Friday, March 27, 2009

Tigist and Mebratu's 'Abetee'


While we were in Ethiopia to pick up our children, we stayed in a guest house with a few other adoptive American families. One of those families was also with our agency and was adopting a son who was from the same village as our children. When we picked up our kids from the foster care center and brought them back to the guest house, it was immediately apparent that these three were buddies, or, 'abetees'.

For the next few days, they played non-stop and constantly chattered in their native Wolaitian language. This was actually one of several graces that God planted in our life during that nightmarish week. Tigist and Mebratu were very good anyway, but to have a close friend to pal around with initially was quite a treat for them and quite a relief for us so we could focus on one sick baby.

We also flew on the same flight home to the U.S. together and then parted ways at Dulles (D.C.) airport when they went on to the Northwest and we flew home. It was a tearful moment to see these sweet children part, one more time, from their last link to 'home' and their former life, which they had almost completely left behind, save for the memories in their little heads. Strangely, the kids did not cry, just their new families. My hunch is that this one last breaking from their past was small compared to the other losses they had already grieved (and still are grieving). I don't know - emotionally, I still haven't figured my kids out and probably never will, but that's another post.

I recently contacted their 'Abetee's' mom and we arranged a phone call for the kids to chat and catch up. Tigist and Mebratu were quite delighted at the thought of getting to talk with him over the phone. They spent all of last night's dinner practicing and thinking about what they were going to say. (which my other kids turned into a silly session of thinking of all the wacky things they could tell Abetee about their new life with us... and the conversation went south from there).

Today the phone call came and I ran outside to pull the kids in to talk to Abettee. It was a little different than we expected. In the first 30 seconds, I think we heard some Wolaitian phrases tossed back and forth ( it was hard to tell because Mebratu kept screaming in his high-pitched little voice 'ABETEE!!!') He was in shock, I think that you could hear a familiar voice come out of that black thing that hangs on the wall (I don't think he's ever used a phone before) Then, I got down close to Tigist and listened, urging her to use 'words', and talk to Abettee with their 'Wolaitia words'. What happened next was so fascinating and at the same time, it made me sad. She looked at me and seemed confused at first. Then, I think she got what I was saying, that she could have a conversation with Abetee in her native tongue. She looked up at the ceiling like she was thinking very hard and then she looked a bit uncomfortable and confused at the same time. Her mind was grasping for Wolaitian words.... but they were gone. After only 9 weeks in the U.S., her native language has almost disappeared. I had assumed she would/could speak it now, if just given an opportunity.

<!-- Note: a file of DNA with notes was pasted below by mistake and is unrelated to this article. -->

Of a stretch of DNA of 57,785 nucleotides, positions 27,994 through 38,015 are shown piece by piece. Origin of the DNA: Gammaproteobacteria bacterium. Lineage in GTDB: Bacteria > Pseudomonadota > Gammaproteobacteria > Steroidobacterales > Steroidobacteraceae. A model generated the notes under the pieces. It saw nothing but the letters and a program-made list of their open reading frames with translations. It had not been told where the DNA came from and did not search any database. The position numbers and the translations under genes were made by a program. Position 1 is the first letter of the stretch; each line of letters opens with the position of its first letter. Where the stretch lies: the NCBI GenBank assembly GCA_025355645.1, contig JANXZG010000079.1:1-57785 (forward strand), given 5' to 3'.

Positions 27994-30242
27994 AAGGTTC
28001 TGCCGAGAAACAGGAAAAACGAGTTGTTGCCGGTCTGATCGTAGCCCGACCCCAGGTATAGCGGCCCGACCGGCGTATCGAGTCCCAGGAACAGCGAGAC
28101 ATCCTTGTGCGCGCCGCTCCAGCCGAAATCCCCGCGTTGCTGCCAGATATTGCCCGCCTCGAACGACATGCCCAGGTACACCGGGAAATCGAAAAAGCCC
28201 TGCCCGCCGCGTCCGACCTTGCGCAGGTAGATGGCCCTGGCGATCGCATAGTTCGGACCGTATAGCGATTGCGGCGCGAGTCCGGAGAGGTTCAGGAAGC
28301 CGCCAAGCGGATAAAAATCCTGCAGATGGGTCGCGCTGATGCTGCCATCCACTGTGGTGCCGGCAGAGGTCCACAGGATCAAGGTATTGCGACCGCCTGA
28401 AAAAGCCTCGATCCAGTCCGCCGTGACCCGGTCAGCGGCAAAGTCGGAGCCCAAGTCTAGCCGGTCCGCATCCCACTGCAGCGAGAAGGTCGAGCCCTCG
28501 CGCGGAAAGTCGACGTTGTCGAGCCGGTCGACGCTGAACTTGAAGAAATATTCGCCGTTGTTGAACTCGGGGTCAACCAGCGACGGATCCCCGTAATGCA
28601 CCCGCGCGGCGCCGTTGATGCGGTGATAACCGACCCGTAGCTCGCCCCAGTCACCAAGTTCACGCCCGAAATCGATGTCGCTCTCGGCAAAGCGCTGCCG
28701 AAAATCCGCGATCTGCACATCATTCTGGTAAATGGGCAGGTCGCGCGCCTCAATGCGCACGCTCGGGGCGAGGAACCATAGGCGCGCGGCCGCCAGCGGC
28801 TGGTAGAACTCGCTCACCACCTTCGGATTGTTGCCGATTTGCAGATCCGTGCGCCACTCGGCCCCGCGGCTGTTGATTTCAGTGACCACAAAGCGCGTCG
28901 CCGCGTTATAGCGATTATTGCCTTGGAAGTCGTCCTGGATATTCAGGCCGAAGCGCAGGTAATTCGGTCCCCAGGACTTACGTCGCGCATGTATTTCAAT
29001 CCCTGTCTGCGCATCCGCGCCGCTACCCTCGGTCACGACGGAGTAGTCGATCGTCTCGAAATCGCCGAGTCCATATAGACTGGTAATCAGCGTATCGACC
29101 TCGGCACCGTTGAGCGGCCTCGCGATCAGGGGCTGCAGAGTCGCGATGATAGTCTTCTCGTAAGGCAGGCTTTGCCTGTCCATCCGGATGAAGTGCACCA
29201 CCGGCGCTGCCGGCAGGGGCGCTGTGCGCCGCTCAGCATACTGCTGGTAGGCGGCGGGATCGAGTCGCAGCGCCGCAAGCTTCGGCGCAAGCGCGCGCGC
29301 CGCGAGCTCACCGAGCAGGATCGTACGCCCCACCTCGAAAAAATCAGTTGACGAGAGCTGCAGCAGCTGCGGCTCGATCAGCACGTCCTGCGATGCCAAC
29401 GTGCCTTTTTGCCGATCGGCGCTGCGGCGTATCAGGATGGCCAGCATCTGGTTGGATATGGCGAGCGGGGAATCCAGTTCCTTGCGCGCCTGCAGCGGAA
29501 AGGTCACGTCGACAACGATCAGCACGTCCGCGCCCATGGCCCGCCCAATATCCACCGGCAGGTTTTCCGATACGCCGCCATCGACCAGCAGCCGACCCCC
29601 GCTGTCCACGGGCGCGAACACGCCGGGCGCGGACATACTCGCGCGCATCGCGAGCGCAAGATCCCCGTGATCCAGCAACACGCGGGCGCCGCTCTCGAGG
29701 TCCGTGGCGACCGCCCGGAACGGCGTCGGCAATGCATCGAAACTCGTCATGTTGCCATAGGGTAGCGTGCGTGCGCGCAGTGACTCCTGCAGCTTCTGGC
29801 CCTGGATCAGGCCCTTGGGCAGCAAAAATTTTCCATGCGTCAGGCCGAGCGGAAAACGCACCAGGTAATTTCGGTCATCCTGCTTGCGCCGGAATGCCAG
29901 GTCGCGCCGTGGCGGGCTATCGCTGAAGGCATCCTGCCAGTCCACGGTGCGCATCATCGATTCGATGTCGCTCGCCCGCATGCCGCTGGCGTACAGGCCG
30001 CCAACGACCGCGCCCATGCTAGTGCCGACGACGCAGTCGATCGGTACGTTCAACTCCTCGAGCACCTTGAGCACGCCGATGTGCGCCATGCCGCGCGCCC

But this experience today confirms what other adoptive families have told us. They lose their native language quickly. Not to say that they are talking up a storm in English. Quite the opposite. I have actually been frustrated with the 'wall' we've hit lately in her English. (Not so much with Mebratu who speaks much more English than she does.) I think that with Tigist being older (almost 8), she has entered the silent phase. She has no language right now. She is continuing to absorb English but does not speak it.

I know this is true because she and Sophie and I were listening to 'Adventures in Odyssey' tonight and she busted out laughing at the kid who wrote the poem about 'loving pants'. She got it! So, I think she does hear so much more than she speaks.